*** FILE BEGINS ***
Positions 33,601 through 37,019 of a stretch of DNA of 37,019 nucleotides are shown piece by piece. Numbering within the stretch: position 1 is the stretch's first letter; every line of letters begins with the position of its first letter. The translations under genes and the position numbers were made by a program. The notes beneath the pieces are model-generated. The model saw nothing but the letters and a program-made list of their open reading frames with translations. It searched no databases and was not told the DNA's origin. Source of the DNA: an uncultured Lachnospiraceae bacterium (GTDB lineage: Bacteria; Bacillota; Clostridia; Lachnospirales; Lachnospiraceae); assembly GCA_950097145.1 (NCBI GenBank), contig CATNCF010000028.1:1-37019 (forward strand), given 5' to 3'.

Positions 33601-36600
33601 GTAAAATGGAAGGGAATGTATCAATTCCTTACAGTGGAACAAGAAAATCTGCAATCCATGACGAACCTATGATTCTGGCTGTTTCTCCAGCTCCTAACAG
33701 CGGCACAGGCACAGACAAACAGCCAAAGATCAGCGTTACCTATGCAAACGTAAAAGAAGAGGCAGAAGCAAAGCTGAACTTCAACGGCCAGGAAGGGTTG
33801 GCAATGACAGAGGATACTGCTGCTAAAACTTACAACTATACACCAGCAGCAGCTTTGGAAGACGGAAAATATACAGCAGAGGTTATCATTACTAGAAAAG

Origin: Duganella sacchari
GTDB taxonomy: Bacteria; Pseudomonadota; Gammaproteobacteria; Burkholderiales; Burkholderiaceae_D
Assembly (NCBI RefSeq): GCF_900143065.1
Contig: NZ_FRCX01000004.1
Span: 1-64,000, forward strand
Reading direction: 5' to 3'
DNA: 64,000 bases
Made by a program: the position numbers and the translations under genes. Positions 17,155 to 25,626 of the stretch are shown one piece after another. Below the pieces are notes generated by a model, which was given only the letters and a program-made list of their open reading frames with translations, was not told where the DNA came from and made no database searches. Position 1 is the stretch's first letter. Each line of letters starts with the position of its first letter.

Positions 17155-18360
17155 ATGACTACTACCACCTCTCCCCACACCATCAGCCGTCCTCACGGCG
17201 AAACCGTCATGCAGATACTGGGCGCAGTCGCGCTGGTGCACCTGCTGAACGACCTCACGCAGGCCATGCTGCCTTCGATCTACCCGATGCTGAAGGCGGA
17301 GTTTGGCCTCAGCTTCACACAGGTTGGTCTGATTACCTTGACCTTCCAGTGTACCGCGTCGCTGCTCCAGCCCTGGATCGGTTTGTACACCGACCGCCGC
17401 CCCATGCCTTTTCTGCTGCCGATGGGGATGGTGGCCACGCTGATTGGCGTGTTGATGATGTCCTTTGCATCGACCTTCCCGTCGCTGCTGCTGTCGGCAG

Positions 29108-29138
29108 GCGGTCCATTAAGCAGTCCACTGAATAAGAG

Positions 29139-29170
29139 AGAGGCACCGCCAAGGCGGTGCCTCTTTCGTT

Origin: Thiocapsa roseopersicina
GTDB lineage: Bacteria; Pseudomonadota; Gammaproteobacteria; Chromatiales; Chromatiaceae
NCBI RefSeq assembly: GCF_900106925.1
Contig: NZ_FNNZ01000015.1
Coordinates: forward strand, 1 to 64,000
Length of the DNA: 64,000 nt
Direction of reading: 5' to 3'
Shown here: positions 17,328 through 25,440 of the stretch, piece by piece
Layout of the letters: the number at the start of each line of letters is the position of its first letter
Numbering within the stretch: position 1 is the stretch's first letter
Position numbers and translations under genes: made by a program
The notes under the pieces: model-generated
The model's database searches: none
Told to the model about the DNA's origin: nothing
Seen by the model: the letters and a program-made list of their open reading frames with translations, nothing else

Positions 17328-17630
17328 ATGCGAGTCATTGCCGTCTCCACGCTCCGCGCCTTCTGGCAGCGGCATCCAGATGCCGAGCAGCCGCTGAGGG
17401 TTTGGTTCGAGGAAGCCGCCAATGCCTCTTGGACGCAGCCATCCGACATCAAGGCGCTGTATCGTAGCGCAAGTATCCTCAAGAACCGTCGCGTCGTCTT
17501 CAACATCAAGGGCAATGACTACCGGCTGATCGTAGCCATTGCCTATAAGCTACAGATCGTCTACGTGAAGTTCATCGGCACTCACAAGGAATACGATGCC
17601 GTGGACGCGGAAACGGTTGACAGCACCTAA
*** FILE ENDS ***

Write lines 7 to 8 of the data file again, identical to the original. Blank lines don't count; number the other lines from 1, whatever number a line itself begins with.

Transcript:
GTDB taxonomy: Bacteria; Pseudomonadota; Gammaproteobacteria; Burkholderiales; Burkholderiaceae_D
Assembly (NCBI RefSeq): GCF_900143065.1